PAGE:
4. Protect your intellectual property.Millsaps recommends that researchers who may be generating any patentable intellectual property consult with Purdue’s Office of Technology Commercialization to make sure they’re taking the necessary steps to protect it.
  5. Limit what information you share on social media.
    Bad actors collect a lot of personal information by combing social media sites. They can ascertain answers to security questions, formulate convincing phishing emails, or extort people by using information gathered from social media. Review your privacy settings and think twice before posting updates about upcoming vacations and other whereabouts.
  6. Put passwords on your devices.
    The easiest way to protect your devices, like a laptop or smartphone, is to lock them with a hard-to-guess password. Don’t use birthdays, names, locations or other personal information to make passwords. These are too easy to crack.
  7. Use a password manager.
    A password manager is used to store long, complex passwords that are difficult to remember. Usually, you only need to remember one unique, complex password to open the password manager. This takes the pressure off the user to remember a long, complicated password for each account. Password managers also mitigate the risk of a data dump wherein a hacker can obtain an email and password combo and try it across commonly used accounts, such as Uber or Spotify, because of password reuse.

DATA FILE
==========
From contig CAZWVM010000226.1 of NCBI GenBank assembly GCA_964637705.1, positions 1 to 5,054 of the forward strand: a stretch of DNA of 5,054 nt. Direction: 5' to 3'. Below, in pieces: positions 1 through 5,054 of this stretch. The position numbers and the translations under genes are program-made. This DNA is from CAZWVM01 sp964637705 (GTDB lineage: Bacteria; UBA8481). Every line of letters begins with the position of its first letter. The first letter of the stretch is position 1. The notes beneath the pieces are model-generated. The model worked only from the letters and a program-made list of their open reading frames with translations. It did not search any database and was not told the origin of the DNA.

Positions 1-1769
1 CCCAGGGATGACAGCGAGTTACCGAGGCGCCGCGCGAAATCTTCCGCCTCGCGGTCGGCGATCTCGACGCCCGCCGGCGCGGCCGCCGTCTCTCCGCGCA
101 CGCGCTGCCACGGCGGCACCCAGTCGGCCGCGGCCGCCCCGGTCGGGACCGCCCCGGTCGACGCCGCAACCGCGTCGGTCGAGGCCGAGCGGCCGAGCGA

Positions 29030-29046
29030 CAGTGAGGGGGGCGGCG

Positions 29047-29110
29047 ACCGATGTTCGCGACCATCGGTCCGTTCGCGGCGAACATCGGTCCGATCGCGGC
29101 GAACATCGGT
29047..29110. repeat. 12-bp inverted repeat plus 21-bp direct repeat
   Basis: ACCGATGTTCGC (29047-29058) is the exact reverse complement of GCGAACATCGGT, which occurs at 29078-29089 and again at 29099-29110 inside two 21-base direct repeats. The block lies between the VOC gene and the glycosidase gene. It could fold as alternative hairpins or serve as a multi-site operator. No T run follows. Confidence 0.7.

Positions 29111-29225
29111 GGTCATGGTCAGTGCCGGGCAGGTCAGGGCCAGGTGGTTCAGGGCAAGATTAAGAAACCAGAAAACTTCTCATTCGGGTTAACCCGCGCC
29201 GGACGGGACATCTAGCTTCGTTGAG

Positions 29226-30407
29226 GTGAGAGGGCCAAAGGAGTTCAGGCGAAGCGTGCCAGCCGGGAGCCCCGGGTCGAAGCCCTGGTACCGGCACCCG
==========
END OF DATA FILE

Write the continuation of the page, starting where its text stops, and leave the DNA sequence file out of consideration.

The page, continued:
8. Check your info on HaveIBeenPwned.com.
    This free database allows users to search emails that are associated with data breaches. If your email and associated account has been compromised by a data breach, it is important to change the password at minimum, up to closing the account.
  9. Be skeptical.
    If an email or direct message seems off, it probably is. If someone is asking you to spend money via an electronic message, the best thing to do is call or get face-to-face with that person to confirm the request. If someone is asking you to click on a link, which then requires credentials, you should think twice.
  10. Forward spam or phishing messages to abuse@purdue.edu.
    If you receive a spam or phishing message, even if you’re not sure the email in question falls into that category, you can forward the message to abuse@purdue.edu. Ideally, you would forward the message as an attachment to preserve header information. Once the security team is notified of suspected spam, they can suspend the sender’s account if they are using a Purdue email address and block further emails from being sent. They can also identify malicious websites to block.

Putting one or two of these pieces of advice to work right away will drastically cut down your risk of being scammed or having your credentials stolen. These steps can protect your data, your research data and the rest of the University’s data from bad actors.

“You lock your front door every time you leave your house, and you want to make sure you lock your virtual front door as well,” Millsaps says.

Check out the Secure Purdue website for more information on cybersecurity and free anti-virus software.

Writers: Kirsten Gibson and Adrienne Miller, ITaP technology writers, gibson33@purdue.edu, mill2027@purdue.edu